“As we continue to develop our European presence, this merger will allow us to service the growing demand for Chinese clients seeking to invest and do business in Europe, whilst also increasing our ability to service international clients seeking opportunities in China.”

The Chinese merger is structured as a Swiss verein and takes effect from today (15 November).

In November Fieldfisher entered the Birmingham market after it merged with 18-partner outfit Hill Hostetter. The Solihull-based commercial firm has a turnover of £6m and was formed after it spun out of Reed Smith in 2009.

Fieldfisher also opened its doors in Italy over the summer after a merger with Studio Associato Servizi Professionali Integrati (SASPI). The tie-up gave Fieldfisher 170 fee-earners and 21 partners across offices in Milan, Rome, Venice and Turin.

White & Case chairman calls on firm to “come together” after Trump victory

White & Case chairman Hugh Verrier has implored the firm’s staff and lawyers to “come together” after the election of Donald Trump as US president.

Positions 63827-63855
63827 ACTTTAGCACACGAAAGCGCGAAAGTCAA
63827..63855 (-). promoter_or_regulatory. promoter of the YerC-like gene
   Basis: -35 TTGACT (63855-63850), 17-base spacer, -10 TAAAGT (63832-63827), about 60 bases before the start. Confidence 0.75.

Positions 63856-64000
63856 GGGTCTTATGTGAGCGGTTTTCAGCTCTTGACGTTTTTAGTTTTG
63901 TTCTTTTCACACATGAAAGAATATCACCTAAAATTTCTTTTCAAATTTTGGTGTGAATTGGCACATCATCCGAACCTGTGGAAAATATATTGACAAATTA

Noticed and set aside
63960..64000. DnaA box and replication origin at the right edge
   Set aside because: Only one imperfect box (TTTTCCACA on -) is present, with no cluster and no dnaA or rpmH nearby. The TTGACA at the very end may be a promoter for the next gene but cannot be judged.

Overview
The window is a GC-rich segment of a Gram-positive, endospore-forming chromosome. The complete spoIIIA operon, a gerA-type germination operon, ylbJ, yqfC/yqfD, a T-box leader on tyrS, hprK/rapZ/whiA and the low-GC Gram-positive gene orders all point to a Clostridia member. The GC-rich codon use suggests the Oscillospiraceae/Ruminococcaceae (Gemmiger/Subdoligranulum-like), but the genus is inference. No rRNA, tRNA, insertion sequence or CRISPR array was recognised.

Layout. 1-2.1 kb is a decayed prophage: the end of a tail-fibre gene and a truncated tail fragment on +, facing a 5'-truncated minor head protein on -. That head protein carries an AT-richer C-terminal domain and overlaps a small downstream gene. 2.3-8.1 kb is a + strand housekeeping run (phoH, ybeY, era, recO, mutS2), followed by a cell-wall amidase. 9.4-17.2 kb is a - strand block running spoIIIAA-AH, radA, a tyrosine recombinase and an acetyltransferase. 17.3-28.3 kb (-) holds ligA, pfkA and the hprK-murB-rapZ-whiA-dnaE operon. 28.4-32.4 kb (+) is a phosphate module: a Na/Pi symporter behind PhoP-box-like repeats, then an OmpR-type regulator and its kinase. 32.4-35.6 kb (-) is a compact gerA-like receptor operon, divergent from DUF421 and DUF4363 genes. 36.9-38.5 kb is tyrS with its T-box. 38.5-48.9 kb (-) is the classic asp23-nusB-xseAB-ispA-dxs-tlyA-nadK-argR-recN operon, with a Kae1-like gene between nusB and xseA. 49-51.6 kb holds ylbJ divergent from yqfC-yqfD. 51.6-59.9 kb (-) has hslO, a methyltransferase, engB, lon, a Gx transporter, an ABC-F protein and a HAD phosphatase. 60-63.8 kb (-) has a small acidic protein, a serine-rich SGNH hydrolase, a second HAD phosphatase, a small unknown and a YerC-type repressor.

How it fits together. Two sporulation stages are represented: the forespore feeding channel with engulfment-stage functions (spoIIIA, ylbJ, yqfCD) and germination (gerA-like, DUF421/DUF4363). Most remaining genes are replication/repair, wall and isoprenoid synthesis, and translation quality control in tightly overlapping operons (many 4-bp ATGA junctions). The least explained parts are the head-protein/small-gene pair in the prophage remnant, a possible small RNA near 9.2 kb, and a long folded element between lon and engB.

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In an all-staff email sent on Friday (11 November), Verrier said the firm must “look forward to moving past a long and bitterly fought campaign”.

He added: “I know the rhetoric of the campaign was divisive and alarming to many of you, and not just in the United States.

“With that in mind, I want to reiterate our commitment to globalism, multiculturalism and diversity.”

To illustrate his point, Verrier quoted the thoughts of Buddhist monk Thich Nhat Hanh, who was asked what one person can do to help the world.

“The basic thing we can do to help the world is to be healthy, solid, loving, and gentle to ourselves,” the passage read.

Verrier is the latest law firm leader to express his thoughts on Trump’s victory over Hillary Clinton.

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UK Government confirms it will appeal High Court Brexit ruling

The Supreme Court is set to hear the appeal in ‘early December’, the UK government has confirmed.

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Splendid seven for HHP at ALB Indonesia Law Awards 2016

Hadiputranto Hadinoto & Partners (HHP) has bagged seven awards at the ALB Indonesia Law Awards 2016, including the Indonesia Deal Firm of the Year and the BMW Award for Managing Partner of the Year, which went to Erwandi Hendarta.